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When economic downturns happen, shared-use kitchens boom.

SIT IN Alexis Leverenz in the new Kitchen Chicago space.

For about six months, Doug Cox sat by and watched as the crumbling economy dried up projects at the Chicago architectural firm where he worked.

And then he did what any sane person in that situation would do: He volunteered to be laid off last year so he could spend his time making cheese dip.

“I just saw this huge hole in the market,” says Cox, 29, the founder of Dig Dips. “I got tired of stadium glow-in-the-dark cheese, and I thought it could be done better.” Dig Dips, which are made with actual cheese and veggies, are now available in three Chicago-area stores, and Cox is in talks to expand thanks to the availability of rental commercial kitchen space in Chicago—specifically Kitchen Chicago, a shared-use commercial kitchen that will soon open expanded digs at 324 North Leavitt Street.

“We’ve seen a lot of people who are doing this because they’ve lost their jobs,” says owner Alexis Leverenz (pictured), who herself quit an unfulfilling job at Merrill Lynch to start Kitchen Chicago. In its four-and-a-half years, the space (with rates ranging from $10–$24 an hour) has helped launch several well-known establishments, including Bleeding Heart Bakery, Hoosier Mama Pie Company, Vella Cafe and TipsyCake.

There are several shared-use kitchens in the area, all of which supply a licensed facility stocked with big-ticket kitchen equipment—ovens, coolers, freezers, mixers, etc. You pay by the hour; supply your own small equipment and ingredients; and you must also have a city sanitation license, insurance (in case anybody keels over after eating your food) and a willingness to clean up after yourself.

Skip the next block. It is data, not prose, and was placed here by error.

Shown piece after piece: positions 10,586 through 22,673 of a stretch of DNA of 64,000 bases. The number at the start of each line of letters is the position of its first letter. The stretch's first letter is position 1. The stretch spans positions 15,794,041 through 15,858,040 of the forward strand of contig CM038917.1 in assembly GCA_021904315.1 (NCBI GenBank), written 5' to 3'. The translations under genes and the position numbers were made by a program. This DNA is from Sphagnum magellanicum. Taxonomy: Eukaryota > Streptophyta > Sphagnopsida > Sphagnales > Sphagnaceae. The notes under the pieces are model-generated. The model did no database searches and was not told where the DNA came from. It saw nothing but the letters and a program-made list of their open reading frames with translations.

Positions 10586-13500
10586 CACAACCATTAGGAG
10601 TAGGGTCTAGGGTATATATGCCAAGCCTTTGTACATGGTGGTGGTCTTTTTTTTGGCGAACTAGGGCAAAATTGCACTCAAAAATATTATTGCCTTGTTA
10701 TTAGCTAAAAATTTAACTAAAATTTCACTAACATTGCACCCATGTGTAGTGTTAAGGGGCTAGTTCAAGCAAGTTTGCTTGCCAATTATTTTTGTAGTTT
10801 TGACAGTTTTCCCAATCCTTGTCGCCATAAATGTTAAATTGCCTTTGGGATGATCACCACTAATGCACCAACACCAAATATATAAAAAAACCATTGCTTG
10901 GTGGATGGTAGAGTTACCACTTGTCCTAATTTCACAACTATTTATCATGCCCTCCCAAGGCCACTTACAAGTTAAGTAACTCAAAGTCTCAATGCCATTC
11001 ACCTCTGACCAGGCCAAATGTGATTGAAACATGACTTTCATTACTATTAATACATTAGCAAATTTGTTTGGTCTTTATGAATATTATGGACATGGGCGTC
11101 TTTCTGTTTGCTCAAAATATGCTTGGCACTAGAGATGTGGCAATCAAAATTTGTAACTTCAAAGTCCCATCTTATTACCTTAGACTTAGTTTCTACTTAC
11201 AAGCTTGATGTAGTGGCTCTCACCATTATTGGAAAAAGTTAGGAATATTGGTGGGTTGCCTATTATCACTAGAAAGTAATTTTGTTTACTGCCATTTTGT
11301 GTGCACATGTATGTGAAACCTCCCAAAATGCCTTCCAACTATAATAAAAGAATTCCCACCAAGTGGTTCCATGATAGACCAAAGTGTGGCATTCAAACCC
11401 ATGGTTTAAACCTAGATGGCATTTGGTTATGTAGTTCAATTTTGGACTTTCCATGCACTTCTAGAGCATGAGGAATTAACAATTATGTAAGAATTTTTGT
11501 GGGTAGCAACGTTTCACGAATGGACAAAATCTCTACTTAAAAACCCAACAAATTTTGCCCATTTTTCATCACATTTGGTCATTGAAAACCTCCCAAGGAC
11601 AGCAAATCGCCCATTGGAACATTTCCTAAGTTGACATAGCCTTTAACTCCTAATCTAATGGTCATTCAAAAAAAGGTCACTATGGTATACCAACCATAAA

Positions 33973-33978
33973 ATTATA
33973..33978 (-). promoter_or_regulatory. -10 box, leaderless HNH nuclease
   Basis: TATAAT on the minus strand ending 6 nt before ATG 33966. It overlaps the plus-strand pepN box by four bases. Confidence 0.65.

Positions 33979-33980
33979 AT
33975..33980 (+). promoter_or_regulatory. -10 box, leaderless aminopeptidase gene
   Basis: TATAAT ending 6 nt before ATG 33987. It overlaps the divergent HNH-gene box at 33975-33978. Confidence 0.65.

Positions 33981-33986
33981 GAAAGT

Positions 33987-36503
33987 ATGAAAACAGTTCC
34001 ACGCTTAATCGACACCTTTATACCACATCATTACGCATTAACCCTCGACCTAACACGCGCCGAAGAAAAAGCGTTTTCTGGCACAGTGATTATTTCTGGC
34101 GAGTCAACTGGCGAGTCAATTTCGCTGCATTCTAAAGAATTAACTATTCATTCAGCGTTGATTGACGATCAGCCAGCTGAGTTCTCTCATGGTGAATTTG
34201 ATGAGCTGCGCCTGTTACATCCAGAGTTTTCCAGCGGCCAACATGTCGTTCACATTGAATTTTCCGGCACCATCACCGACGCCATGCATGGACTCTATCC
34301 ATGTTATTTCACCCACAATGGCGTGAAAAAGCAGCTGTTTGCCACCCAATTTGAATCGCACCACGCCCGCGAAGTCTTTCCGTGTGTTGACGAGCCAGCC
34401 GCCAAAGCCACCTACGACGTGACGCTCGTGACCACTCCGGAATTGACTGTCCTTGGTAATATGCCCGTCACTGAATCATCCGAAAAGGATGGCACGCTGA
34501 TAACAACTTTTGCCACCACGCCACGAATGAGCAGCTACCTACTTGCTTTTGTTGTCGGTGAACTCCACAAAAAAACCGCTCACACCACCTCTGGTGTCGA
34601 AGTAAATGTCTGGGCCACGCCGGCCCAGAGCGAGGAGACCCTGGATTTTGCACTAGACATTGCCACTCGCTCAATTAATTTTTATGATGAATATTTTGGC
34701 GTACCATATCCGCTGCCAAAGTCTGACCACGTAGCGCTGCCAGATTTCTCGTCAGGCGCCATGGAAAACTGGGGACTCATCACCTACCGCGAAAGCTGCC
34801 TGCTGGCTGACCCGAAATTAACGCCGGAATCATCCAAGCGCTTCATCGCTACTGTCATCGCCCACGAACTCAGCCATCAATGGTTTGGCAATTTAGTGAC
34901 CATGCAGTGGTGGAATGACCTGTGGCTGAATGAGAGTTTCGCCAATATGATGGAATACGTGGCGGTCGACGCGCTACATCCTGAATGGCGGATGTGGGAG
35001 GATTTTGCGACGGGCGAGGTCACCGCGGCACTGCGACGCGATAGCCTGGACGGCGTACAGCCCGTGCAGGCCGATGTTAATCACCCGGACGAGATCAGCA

Kitchen Chicago’s new space has 4,000 square feet for cooking, up from just 1,700 square feet. There are two kitchens, one geared toward catering, the other designed for baking. There’s also a 2,000-square-foot area to host events and classes. All of which may come in handy as a selling point, because Leverenz will soon face significant competition. Caterer Tonya Ojuluwayo plans to open Splice Kitchen in the West Loop later this summer. And Logan Square Kitchen, built with green materials, plans to open next month with two pastry kitchens ($25 an hour), one catering kitchen ($35 an hour) and an event space. On the South Side, Kennedy-King College’s Washburne Culinary Institute (where I’m a baking-and-pastry student) opened a six-station incubator kitchen about a year ago, with rates of $100 for five hours or $175 for ten.

Eric Marie, chef of wholesaler New World Pastries, started his business at Now We’re Cookin’, a kitchen in Evanston, but moved into his own space about six months ago. The shared kitchen gave him a great jump start, he says, but it’s not all “Kumbaya.” “You have to be a flexible chef or you will go crazy quite fast,” he says.

But Hoosier Mama’s Paula Haney says her pie company never would’ve hatched without incubating in a shared kitchen. “I didn’t have tens of thousands of dollars to build a kitchen,” she says. “We really couldn’t have done this without a legal kitchen to work out of.”

Even now, in her own kitchen, Haney says she sometimes misses the camaraderie of Kitchen Chicago. “I feel kind of lonely,” she says with a laugh.

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